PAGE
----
Carlos and Sonia Avila take a break from creating a dance costume dedicated to Tlaloc, Aztec god of rain, to pose for a portrait at their home. Ruthie Hauge / Cap Times
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Today we feature a Cap Times story highlighting the resilience of Dane County’s Latino community, which is facing disproportionate harms from COVID-19. Latinos make up just 6% of the county’s population but 15% of its infections. 

“With all the coronavirus metrics moving in the wrong direction — and Wisconsin at the center — Latinos find themselves at increasing risk. But for every way that this virus and its fallout have unevenly hit Madison’s Latino community, the community has punched back,” reports Natalie Yahr, a former Wisconsin Watch intern who reports for the Cap Times. “From sharing their Spanish skills at COVID testing sites to checking up on isolated elders, from attending virtual courses in record numbers to working longer days to keep their restaurants afloat, local Latinos are proving they will fight to survive this life-threatening, life-altering era.”

Top Stories

Carlos and Sonia Avila take a break from creating a dance costume dedicated to Tlaloc, Aztec god of rain, to pose for a portrait at their home. Ruthie Hauge / Cap Times

How Madison’s Latino community is pulling together to survive COVID The Cap Times 

Assembly Republicans unveil COVID-19 legislation as Gov. Tony Evers urges quick action to prevent lapse in efforts Wisconsin State Journal

‘There’s pretty broad support for not coming in’: Senate GOP opposes meeting on COVID before end of year Milwaukee Journal Sentinel  

DWD to begin issuing first payments under extended benefits unemployment program WPR

Gov. Tony Evers announces online State of the State address due to ongoing pandemic Wisconsin State Journal 

City of Racine extends COVID-19 ordinances through June The Journal Times 

Appleton Area School District releases more details about K-6 hybrid plan; many parents are frustrated by 2.5-hour days Appleton Post-Crescent 

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“The reality is, December and January and February are going to be rough times… I actually believe they’re going to be the most difficult time in the public health history of this nation.”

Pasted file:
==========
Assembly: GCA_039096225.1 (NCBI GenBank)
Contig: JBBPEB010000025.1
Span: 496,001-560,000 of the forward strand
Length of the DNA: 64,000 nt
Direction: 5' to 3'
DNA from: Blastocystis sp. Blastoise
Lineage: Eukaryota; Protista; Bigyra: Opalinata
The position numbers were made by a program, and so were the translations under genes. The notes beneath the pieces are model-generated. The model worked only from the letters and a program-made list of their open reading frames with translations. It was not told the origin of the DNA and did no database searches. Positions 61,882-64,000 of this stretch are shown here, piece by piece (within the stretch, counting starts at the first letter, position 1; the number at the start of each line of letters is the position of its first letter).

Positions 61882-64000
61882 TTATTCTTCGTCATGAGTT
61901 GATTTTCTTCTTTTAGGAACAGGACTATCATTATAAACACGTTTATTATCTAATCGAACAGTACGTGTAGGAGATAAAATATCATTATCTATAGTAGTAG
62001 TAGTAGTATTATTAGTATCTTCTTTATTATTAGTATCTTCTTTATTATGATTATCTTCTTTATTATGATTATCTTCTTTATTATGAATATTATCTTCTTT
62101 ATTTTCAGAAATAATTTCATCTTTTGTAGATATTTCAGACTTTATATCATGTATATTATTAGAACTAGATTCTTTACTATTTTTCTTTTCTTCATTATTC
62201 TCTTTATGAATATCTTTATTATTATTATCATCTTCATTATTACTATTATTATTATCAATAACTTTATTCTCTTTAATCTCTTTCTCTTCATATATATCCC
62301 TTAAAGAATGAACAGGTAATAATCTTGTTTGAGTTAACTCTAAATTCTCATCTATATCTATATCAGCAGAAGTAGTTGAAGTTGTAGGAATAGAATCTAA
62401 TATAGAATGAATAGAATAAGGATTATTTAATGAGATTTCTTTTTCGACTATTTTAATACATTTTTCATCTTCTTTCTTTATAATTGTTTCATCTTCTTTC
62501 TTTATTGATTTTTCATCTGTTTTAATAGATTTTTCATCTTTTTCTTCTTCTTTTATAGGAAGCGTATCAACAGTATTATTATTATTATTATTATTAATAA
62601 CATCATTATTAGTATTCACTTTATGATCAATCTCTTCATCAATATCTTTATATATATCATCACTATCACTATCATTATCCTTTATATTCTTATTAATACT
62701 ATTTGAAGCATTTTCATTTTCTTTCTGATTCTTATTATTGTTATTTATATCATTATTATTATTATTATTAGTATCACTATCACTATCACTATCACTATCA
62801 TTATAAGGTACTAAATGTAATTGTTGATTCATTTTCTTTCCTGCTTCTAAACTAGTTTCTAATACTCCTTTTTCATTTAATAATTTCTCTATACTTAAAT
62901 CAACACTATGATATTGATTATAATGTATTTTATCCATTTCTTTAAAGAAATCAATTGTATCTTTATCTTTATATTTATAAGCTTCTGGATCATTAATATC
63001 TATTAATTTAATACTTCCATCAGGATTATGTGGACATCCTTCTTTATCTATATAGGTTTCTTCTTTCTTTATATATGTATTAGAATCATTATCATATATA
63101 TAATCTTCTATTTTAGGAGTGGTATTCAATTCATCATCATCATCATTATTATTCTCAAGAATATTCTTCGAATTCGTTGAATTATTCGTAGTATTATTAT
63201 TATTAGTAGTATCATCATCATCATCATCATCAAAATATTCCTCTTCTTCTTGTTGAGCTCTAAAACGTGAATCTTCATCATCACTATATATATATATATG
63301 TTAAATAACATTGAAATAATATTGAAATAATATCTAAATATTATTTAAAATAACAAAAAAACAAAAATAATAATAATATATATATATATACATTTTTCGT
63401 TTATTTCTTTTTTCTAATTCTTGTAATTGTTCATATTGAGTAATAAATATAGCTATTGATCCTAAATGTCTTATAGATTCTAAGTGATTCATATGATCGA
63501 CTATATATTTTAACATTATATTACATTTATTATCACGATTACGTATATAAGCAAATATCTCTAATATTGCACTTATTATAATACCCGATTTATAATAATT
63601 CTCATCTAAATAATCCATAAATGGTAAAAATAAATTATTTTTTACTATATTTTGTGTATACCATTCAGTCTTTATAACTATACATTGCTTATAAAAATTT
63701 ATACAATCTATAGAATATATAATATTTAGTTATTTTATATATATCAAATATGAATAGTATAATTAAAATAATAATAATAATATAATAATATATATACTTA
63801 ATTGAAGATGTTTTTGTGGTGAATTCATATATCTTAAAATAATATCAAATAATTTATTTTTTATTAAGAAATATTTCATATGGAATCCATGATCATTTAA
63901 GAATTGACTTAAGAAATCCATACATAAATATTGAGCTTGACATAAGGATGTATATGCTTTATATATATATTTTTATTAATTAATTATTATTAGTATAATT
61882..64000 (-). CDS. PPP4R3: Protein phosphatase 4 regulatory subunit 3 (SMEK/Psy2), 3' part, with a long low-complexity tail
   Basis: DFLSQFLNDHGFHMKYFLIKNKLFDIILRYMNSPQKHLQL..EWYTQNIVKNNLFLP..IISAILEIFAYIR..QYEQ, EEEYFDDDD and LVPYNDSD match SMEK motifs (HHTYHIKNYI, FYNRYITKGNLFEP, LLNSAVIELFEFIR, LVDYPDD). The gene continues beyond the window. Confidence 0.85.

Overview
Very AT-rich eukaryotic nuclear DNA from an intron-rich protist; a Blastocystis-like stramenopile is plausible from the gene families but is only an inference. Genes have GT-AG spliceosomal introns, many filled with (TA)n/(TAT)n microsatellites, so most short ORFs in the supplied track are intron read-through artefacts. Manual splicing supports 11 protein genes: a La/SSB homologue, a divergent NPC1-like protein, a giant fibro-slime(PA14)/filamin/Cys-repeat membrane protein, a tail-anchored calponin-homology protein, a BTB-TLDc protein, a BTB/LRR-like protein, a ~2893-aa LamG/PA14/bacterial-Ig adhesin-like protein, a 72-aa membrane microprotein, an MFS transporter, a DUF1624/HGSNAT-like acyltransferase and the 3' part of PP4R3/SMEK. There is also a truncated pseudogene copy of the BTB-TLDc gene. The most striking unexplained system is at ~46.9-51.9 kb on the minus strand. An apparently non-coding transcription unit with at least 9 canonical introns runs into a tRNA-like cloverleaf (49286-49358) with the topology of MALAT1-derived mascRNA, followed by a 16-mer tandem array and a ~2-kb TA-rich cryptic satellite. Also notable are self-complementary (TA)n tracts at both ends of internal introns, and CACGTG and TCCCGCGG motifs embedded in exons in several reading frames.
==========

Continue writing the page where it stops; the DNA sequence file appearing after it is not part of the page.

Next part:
— Dr. Robert Redfield, U.S. Centers for Disease Control director, as quoted by The New York Times

“We share the strong judgment of Wisconsin leaders that the current situation is critical and that additional measures can limit further cases, hospitalizations, and deaths. The Governor’s continued efforts and communication to the public on these measures is crucial and is commended. … Short-term mitigation interventions, including restricting indoor dining and limiting or closing areas of congregation without masking, will be needed…These increased mitigation measures are a short-term sacrifice to protect the vulnerable as the U.S. bridges to the rapid vaccination of vulnerable populations over the next few months.”

— White House Coronavirus Task Force in a Nov. 22 report on Wisconsin’s pandemic response

Data to note

WisContext offers these visualizations of Wisconsin COVID-19 infections, hospitalizations and deaths. Infections and hospitalizations have trended downward from record mid-November peaks, but experts are warning that they may soon rise again following holiday gatherings. Additionally, the state’s test-positivity rate is increasing in recent days. 

Calculate your exposure risk

In Wisconsin, even small gatherings can carry a big risk of exposure to the coronavirus, according to a nationwide tool that estimates the danger by the size of gathering and county in which it is held. Data scientists at the Georgia Institute of Technology and Stanford University developed the tool, which you can find here.

Resilient Wisconsin

People helping others and showing resilience during this time of anxiety. Send suggestions by tagging us on social media — @wisconsinwatch — or emailing us:

Locals use social media to help local organizations assist the homeless Kenosha News 

PHOTOS: Celebrating life and death in the year of COVID The Cap Times

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The nonprofit Wisconsin Center for Investigative Journalism ( collaborates with Wisconsin Public Radio, PBS Wisconsin, other news media and the UW-Madison School of Journalism and Mass Communication. All works created, published, posted or disseminated by the Center do not necessarily reflect the views or opinions of UW-Madison or any of its affiliates.

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